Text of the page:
“We’ve been too serious for too long.”
This is the belief of Ranse Howell (pictured) - director of international operations for the world’s largest provider of mediation and arbitration services, JAMS - as well as the reasoning behind the firm’s ongoing “Cocktails and Conversations” seminar series. This series, which takes the format of hybrid and in-person seminars, is looking to celebrate the future of alternative dispute resolution (ADR) and, perhaps more importantly, to allow the firm to reconnect with the London market, and members of the London market to reconnect with each other.
Half of the events are taking place this July and half in September, Howell said. While it might seem counter-intuitive to pro-actively plan events when the future of in-person gatherings is so uncertain, he said, it is built into the very DNA of JAMS to be optimistic and to find ways to bring its constituents together—ideally in person, but at this point, the organisation is experienced in virtual and hybrid gatherings too.
“What I say is that you’ve got to have the ability to be a risk-taker to understand what it is that the market needs, wants and deserves,” he said. “And also, we wanted it to be casual because people are tired of sitting in their home and having distanced conferences – hence why ‘cocktails and conversations’. We’re not going to be talking about the meaning of life, what we are doing is giving the opportunity for you to talk with us about some of the things that are of concern to you in your area, and then to continue that dialogue.”
Rebekah Ratliff (pictured below), mediator and arbitrator at JAMS, highlighted the range of topics that the seminars will be covering, from diversity in international arbitration, to what’s next in cross-border insurance disputes, to the altered future of life sciences dispute resolution, to the future of ADR. These have been informed by what JAMS is currently seeing and hearing in the market, she said, as a lot of new issues are arising in the wake of the COVID crisis, and some concerns that simply hadn’t been considered before are now becoming pressing considerations.
“Insurance touches everything,” she said, “so we’re uniquely positioned to address some of the issues that have come up. Insurance has taken a bit of a beating lately and usually gets a bad rap because it only gets credit when the policy is called upon. And most people know what insurance does but they can’t articulate what insurance is.”
Ratliff, a former commercial complex insurance claims professional, has made waves in promoting diversity, inclusion and equity across the insurance sphere through her roles as president of the Atlanta chapter of the US-based National African American Insurance Association, the London based African Caribbean Insurance Network and the Insurance Supper Club. Speaking with Insurance Business, she highlighted how her work with the HBCU I.M.P.A.C.T. initiative, which she co-founded, has given her keen insight into this gap.
The non-profit supports historically Black colleges and universities to explore career opportunities available across the insurance industry, she said. It focuses on attracting, educating and employing those students, which is more important now than ever with so many baby boomers ageing out of the industry.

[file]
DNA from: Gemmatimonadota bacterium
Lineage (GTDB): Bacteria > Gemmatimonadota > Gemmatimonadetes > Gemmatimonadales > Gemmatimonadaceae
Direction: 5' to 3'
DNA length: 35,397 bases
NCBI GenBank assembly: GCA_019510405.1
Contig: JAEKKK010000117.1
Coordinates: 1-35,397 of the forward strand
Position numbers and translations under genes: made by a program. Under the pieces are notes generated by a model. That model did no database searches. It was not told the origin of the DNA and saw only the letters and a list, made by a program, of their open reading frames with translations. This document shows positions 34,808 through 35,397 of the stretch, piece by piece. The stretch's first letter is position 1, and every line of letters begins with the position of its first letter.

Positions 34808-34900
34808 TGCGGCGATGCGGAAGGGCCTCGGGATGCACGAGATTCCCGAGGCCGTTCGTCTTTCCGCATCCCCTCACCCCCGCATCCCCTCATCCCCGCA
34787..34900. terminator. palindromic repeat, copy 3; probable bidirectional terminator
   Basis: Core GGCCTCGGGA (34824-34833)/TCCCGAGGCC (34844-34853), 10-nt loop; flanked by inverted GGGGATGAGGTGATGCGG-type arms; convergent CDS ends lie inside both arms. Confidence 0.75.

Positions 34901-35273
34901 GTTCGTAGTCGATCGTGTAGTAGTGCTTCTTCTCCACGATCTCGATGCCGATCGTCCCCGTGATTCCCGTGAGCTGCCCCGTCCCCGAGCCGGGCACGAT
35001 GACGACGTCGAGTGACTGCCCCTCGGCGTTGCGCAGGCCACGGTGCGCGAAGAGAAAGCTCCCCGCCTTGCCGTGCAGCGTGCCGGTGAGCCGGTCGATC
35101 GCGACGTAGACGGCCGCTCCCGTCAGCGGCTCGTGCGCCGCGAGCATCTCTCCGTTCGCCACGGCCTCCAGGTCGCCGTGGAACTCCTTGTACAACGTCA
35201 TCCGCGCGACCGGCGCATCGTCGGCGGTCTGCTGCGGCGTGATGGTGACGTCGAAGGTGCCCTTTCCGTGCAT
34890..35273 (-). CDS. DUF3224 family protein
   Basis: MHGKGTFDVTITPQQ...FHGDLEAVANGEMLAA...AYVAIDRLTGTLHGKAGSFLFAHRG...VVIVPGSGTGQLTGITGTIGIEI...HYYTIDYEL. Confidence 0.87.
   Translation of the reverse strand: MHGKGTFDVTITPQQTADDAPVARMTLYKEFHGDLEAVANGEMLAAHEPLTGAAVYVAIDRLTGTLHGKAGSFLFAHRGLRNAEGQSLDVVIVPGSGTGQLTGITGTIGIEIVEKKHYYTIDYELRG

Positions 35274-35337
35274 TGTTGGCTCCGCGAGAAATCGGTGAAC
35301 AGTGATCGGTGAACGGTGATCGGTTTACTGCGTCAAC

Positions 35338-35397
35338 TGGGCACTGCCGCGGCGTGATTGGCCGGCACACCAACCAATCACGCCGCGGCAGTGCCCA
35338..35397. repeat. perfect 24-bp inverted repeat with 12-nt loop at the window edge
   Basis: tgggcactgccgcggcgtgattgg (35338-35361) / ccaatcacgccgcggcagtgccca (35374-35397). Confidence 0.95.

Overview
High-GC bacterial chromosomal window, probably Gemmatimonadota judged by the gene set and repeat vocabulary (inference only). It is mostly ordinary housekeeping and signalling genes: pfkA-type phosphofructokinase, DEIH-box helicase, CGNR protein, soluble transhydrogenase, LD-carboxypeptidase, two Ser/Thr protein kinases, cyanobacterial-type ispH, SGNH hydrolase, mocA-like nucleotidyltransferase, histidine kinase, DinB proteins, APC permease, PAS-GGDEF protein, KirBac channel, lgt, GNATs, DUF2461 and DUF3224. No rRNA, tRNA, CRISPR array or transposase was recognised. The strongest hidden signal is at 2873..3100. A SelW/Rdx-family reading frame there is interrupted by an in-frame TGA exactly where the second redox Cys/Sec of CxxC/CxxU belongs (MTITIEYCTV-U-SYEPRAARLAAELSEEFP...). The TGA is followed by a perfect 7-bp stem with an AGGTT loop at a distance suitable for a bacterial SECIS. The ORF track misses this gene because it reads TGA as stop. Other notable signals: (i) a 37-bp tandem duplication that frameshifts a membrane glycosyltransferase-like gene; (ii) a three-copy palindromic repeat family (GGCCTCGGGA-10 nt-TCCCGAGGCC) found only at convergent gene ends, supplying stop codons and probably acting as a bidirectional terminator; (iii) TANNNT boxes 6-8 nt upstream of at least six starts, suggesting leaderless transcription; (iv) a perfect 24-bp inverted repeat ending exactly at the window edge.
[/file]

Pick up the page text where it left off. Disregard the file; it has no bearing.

“When we’re talking to students, they don’t even really know the different parts of, or disciplines of, insurance. People are familiar with, life and health, and auto and home insurance, but they don’t think about property and casualty,” she said. “We have opportunities now, from a dispute resolution standpoint, to educate our clients and to help them get their disputes resolved and it starts [with that early education piece].”
Insurance is a conservative industry, she said, but there’s no doubt that the sector does not ever want to go through a crisis like COVID again. Whether it was operational concerns, customer-related issues or employee considerations, COVID has taken the covers off the sector and it’s revealed a lot of structural deficiencies in the industry. Now is the time for renewed conversations on how to bridge these gaps, she said, citing a mentor of hers who said, “you take advantage of the opportunity of a lifetime during the lifetime of the opportunity”. There’s a small window of opportunity, so the industry has to act very quickly.
“This was a challenging time for us to plan these events,” she said. “And there were a lot of hoops and fiery rings to jump through. But here we stand now, because we were determined to make it happen and because we recognise that the window of opportunity [to be a leader in this respect] will not stay open for long.”
Both Howell and Ratliff have seen that the insurance industry is primed to do things a little differently going forward, whether that’s embracing further innovation, including ADR, or by moving towards more equitable internal structures. Looking at what he wants attendees to take away from the upcoming seminars, Howell pinpointed the series’ aims of empowering people to rediscover the ability to connect with each other and of opening channels of communication within the sector.
“So much knowledge and the understanding has been kept within individuals, within organisations, and people haven’t had the ability to have the side conversations that they once had in an office setting,” he said. “They haven’t had a chance to talk about what’s really driving them, what’s really concerning them or about their fears for the future… When you have conversations in an informal setting you find connectors everywhere and you recognise that people who are very different from you can still have the same aspirations, challenges, fears and concerns. And that’s OK.”